But what makes this recording the greatest performance of the work ever committed to disc is the symbiosis between a great conductor and a great orchestra working at one. Compare the Philharmonia with the NBC Symphony Orchestra (on a 12 disc set on Music & Arts) in a performance of the work made in February 1952 - and very marginally quicker than this studio performance – and the sense that the Philharmonia are more galvanised by their conductor than their American counterparts becomes self-evident. The great trumpet solo (11’32 on Music & Arts, 12’00 on Testament) is a case in point. Harold Jackson’s peerless playing for the Philharmonia has an almost unhinged, free-flowing wildness to it; in contrast, the NBC trumpet player seems almost held back and inhibited. And, even allowing for the comparative boxiness of the NBC recording the Philharmonia woodwind are so much more characterful in their phrasing. The very opening of the work – on low clarinets and bassoon – has the Philharmonia players (the incomparable clarinets of Frederick Thurston and Bernard Walton and the warm, majestic bassoon of Cecil James) playing with brooding intensity, a near perfect harmonic mirror to the dark playing Cantelli conjures from the ‘cellos and basses at bar 11. In contrast, the phrasing of the NBC woodwind is almost perfunctory. Listen to the growling low strings at 16’00 in the Testament reissue and you are hearing not just string playing of uncommon tautness but also string playing of uncommon depth. The entire performance is overflowing with touches such as these. One listens to it with not just a sense of awe but with a sense of magical bewilderment. The sheer technical brilliance of the orchestral playing – such as the ascending violin scales at 12’22 – put the performance in a class of its own.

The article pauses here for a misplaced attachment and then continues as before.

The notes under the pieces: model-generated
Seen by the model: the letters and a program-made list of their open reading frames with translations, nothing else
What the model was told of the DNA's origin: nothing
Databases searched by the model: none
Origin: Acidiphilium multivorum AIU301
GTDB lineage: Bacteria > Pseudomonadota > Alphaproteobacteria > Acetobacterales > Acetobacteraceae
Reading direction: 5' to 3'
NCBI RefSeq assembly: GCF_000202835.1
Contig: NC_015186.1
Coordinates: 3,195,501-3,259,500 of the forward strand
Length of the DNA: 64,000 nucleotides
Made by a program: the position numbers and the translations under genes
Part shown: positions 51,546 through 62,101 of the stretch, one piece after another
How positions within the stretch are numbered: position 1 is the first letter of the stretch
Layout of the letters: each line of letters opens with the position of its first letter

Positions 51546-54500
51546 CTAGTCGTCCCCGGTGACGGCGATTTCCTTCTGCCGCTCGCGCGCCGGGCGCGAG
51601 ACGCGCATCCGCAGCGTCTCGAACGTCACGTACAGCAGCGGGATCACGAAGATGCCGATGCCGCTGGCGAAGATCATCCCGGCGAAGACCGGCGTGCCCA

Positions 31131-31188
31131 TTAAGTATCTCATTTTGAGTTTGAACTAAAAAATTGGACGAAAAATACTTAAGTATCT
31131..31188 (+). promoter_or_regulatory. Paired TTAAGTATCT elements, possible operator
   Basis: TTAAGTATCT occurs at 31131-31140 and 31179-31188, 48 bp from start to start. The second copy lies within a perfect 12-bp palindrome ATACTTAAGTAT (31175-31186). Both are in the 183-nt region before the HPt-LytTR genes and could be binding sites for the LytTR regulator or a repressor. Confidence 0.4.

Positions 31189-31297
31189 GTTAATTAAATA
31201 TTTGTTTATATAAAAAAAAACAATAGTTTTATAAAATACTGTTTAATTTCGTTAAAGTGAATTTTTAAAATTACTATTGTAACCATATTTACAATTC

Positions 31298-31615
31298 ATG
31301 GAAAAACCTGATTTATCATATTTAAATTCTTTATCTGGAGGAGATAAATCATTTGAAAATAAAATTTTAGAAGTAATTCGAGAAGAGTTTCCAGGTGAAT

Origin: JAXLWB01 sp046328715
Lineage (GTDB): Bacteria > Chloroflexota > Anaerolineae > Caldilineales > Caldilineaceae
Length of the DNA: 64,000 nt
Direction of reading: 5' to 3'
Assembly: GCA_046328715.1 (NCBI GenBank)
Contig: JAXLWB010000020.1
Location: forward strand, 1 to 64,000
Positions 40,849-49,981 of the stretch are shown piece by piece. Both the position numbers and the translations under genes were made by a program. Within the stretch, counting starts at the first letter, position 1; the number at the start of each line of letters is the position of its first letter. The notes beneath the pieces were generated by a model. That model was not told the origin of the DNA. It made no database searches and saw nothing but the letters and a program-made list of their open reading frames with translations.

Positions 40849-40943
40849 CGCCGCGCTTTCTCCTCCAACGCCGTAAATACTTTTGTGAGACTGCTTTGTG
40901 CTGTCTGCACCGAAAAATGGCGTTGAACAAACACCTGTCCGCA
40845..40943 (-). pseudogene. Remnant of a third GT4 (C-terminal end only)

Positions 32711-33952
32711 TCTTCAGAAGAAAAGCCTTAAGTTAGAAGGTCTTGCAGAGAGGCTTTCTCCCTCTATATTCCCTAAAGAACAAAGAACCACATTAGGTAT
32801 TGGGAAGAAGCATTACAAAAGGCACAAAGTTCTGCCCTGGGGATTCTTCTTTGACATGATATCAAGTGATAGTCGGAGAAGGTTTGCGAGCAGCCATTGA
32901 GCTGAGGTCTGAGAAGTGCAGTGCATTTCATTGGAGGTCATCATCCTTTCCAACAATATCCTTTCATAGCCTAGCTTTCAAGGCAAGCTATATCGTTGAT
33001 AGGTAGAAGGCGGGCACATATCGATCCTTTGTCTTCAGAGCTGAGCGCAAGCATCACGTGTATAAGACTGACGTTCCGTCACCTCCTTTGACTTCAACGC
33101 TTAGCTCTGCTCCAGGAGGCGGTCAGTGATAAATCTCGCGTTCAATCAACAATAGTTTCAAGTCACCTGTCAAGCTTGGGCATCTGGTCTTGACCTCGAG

The recording of Tchaikovsky’s B minor symphony – made a year later – is perhaps not quite so fabulous as the Romeo and Juliet, although it is still remarkable. If the latter work shows Cantelli to be more akin to Furtwängler – a sense of desolation mixed with the sheerly inspirational – then the symphony reveals Cantelli as being closer to his mentor, Toscanini. Cantelli’s performance of the work is unsentimental to an almost desultory degree yet Furtwängler achieved similar results in his incomparable 1938 recording (Naxos 8.110865) with greater expansiveness and expressivity (Cantelli is almost four minutes quicker in the opening movement). Cantelli’s achievement, however, is to remain irreproachably close to Tchaikovsky’s note values and dynamic markings without actually drawing attention to them. Architecturally, there are few recorded performances that flow so naturally as Cantelli’s with the Philharmonia giving it a sense of unity over the four movements that is masterly. One may quibble at the way Cantelli takes the first movement’s collapse into despair but, as with his treatment of the brass and percussion in Romeo and Juliet, there is never any sense that we are being treated to an existential drama of orchestral dynamics that isn’t in the score. Cantelli’s approach is certainly a valid one – and with wondrously expressive and technically inspired orchestral playing one of the more keenly wrought performances on disc – but somehow the sublime tragedy of this symphony is underwhelming, the lack of interpretation almost anti-Romantic to an obsessive degree. Listen to Takashi Asahina in a 1997 performance with the Osaka Philharmonic (Pony Canyon PCCl-00558) and you have a performance that remains both fastidiously close to Tchaikovsky’s markings as well as being successfully able to embrace the innate Romanticism of the symphony.